Campus Resources and Multicultural Events

Convocation: Rudolph Byrd

Created 1 October 2010; Published 6 October 2010

The Goodrich C. White Professor of American Studies at Emory University, Rudolph Byrd began his academic career at Carleton College where he was a member of the Department of English and Chair of the Program of African and African American Studies. He joined the faculty of Emory University in 1991 and is the founding director of the James Weldon Johnson Institute for Advanced Interdisciplinary Studies, established in 2007. Named for James Weldon Johnson, author, composer, educator, lawyer, diplomat, and pioneering leader in the modern civil rights movement, the Johnson Institute is the first institute at Emory University established to honor the achievements of an American of African descent. One of the premiere sites in the nation for the study of the modern civil rights movement, the work of the Johnson Institute is to offer a framework for understanding the history and legacy of civil rights, and to provide a context to explain the ways in which the civil rights movement continues to have relevance. The Johnson Institute is the home of the Alice Walker Literary Society, of which Byrd is the founding co-chair. An engaged scholar committed to service and scholarship at the local and national levels, Byrd is also a consultant to the United Negro College Fund/Andrew W. Mellon Programs. The title of his presentation was "Regarding James Weldon Johnson."

  • MP3 Audio (24.72 MB, 61 minutes, progressive download)

Other Items

  • Robert Bullard
    Created 22 October 2010; Published 1 November 2010
    Convocation: Robert Bullard

    Father of the environmental justice movement and human rights activist, Robert Bullard leads the fight to protect disempowered communities. He is the author of a multitude of books that address issues of sustainable development, environmental racism, urban land use, industrial facility siting, community reinvestment, housing, transportation, climate justice, emergency response, smart growth, and regional equity. Many of his books have become standard texts in the environmental justice field.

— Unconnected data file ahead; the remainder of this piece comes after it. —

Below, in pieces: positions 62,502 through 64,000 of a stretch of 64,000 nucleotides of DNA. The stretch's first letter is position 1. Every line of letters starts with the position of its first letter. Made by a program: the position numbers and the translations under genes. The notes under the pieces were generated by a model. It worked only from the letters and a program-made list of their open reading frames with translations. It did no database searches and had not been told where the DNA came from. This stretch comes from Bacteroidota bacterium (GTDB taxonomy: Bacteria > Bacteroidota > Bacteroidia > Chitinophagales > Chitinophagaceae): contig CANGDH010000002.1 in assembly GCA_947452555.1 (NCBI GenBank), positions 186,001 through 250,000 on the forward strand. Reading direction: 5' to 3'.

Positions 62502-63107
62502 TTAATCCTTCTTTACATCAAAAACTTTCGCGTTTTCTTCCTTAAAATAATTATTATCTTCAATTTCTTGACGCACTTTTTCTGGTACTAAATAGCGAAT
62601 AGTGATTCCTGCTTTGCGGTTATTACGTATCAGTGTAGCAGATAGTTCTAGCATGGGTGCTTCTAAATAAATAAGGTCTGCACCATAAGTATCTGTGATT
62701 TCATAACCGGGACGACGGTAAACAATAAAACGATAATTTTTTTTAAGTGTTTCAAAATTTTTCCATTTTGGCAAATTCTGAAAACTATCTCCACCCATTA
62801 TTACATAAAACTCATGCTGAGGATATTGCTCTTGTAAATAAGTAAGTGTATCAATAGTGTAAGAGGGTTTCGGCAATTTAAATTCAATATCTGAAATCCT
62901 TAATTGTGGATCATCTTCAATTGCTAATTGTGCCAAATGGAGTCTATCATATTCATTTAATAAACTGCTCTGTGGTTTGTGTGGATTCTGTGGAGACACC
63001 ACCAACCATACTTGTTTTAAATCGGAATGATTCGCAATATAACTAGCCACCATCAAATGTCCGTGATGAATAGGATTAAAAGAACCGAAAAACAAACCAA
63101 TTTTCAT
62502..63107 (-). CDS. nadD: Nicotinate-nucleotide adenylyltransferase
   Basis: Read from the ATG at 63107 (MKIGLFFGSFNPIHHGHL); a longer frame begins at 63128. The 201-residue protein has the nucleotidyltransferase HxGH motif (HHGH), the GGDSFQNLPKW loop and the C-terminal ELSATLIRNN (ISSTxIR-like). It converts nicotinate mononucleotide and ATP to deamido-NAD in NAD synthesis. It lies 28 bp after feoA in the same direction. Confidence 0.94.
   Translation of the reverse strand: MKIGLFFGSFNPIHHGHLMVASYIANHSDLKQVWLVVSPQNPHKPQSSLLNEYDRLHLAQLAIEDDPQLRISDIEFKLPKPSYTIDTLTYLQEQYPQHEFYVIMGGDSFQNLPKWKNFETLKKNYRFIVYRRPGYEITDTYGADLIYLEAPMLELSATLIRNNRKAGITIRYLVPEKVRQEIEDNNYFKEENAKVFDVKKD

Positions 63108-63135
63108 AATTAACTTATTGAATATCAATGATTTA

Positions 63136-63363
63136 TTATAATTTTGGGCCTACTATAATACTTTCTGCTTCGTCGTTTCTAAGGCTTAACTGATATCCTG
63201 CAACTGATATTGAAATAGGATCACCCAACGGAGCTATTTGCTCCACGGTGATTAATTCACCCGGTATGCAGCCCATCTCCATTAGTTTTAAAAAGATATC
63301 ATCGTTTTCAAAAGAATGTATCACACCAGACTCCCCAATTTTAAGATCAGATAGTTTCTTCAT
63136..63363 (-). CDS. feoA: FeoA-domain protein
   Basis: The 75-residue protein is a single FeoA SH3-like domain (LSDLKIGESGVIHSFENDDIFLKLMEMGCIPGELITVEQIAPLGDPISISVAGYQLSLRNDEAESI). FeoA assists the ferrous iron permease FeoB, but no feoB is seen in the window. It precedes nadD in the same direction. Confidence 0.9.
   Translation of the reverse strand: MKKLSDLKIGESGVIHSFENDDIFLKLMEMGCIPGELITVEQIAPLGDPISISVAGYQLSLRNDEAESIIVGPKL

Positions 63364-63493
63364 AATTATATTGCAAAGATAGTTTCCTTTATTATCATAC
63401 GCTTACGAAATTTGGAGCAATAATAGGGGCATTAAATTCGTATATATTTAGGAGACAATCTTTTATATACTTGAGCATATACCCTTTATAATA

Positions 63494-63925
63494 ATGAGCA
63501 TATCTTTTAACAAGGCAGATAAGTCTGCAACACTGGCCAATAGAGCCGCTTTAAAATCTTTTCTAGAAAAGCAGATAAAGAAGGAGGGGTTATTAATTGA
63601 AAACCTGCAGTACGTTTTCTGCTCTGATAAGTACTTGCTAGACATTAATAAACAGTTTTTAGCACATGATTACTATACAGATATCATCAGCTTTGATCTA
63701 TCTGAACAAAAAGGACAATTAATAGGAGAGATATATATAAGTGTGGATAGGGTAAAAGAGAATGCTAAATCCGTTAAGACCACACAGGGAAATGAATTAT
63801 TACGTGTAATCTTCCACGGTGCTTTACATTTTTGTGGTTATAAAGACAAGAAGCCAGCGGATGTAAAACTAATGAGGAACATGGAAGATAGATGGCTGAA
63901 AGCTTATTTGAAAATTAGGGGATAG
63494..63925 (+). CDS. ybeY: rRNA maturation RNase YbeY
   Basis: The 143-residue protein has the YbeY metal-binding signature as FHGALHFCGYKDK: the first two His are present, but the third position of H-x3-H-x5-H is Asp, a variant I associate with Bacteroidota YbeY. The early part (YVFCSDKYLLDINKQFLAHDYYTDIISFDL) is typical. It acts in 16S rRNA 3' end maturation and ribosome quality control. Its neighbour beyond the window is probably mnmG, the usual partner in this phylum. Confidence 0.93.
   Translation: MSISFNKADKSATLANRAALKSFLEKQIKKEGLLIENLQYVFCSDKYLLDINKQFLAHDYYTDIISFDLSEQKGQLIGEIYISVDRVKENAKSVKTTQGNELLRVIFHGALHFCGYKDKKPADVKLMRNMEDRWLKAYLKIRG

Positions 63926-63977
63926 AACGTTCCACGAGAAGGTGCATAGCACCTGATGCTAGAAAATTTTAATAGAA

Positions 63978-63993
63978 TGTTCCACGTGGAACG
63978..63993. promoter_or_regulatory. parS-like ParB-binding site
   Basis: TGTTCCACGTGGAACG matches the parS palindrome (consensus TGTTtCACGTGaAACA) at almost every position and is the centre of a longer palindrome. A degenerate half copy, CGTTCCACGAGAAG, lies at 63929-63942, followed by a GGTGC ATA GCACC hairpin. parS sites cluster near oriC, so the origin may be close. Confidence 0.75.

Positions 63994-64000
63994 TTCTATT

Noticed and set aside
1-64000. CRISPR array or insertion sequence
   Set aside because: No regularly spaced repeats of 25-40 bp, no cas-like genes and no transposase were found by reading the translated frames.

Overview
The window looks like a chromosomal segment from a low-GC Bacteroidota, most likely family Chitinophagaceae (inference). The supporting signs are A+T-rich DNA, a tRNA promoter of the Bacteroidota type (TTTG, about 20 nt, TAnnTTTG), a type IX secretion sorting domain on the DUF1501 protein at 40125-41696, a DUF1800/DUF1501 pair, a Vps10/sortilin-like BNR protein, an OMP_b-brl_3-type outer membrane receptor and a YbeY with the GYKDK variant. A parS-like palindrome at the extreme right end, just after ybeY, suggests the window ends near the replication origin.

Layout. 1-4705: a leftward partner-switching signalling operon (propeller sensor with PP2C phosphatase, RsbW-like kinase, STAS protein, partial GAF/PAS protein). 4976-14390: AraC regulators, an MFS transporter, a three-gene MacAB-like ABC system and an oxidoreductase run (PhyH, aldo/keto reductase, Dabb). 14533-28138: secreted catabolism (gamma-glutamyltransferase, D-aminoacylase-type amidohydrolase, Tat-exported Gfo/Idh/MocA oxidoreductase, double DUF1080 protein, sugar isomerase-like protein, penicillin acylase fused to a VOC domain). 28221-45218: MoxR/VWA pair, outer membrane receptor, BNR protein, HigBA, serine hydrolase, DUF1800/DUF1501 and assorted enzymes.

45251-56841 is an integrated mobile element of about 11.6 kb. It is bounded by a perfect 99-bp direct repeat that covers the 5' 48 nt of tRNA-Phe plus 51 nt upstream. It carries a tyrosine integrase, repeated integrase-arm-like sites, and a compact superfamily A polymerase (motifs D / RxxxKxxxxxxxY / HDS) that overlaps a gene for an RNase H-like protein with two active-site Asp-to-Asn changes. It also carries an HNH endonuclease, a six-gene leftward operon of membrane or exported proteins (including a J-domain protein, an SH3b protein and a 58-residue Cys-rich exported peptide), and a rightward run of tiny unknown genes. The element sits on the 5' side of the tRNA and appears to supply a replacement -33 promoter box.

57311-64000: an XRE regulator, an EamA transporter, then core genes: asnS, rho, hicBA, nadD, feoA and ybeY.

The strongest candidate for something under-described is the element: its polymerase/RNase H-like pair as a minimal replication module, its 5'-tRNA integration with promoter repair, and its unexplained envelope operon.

Currently serving as the Ware Distinguished Professor of Sociology and Director of the Environmental Justice Resource Center at Clark Atlanta University, Bullard is also one of the planners of the First and Second National People of Color Environmental Leadership Summit, and has also served on the U.S. EPA National Environment Justice Advisory Council where he chaired the Health and Research Subcommittee. The title of his presentation was "Environmental Justice for All."

  • Rudolph Byrd
    Created 1 October 2010; Published 6 October 2010
    Convocation: Rudolph Byrd

    The Goodrich C. White Professor of American Studies at Emory University, Rudolph Byrd began his academic career at Carleton College where he was a member of the Department of English and Chair of the Program of African and African American Studies. He joined the faculty of Emory University in 1991 and is the founding director of the James Weldon Johnson Institute for Advanced Interdisciplinary Studies, established in 2007. Named for James Weldon Johnson, author, composer, educator, lawyer, diplomat, and pioneering leader in the modern civil rights movement, the Johnson Institute is the first institute at Emory University established to honor the achievements of an American of African descent. One of the premiere sites in the nation for the study of the modern civil rights movement, the work of the Johnson Institute is to offer a framework for understanding the history and legacy of civil rights, and to provide a context to explain the ways in which the civil rights movement continues to have relevance. The Johnson Institute is the home of the Alice Walker Literary Society, of which Byrd is the founding co-chair. An engaged scholar committed to service and scholarship at the local and national levels, Byrd is also a consultant to the United Negro College Fund/Andrew W. Mellon Programs. The title of his presentation was "Regarding James Weldon Johnson."

  • Oliver Wang
    Created 7 May 2010; Published 24 May 2010
    Convocation: Oliver Wang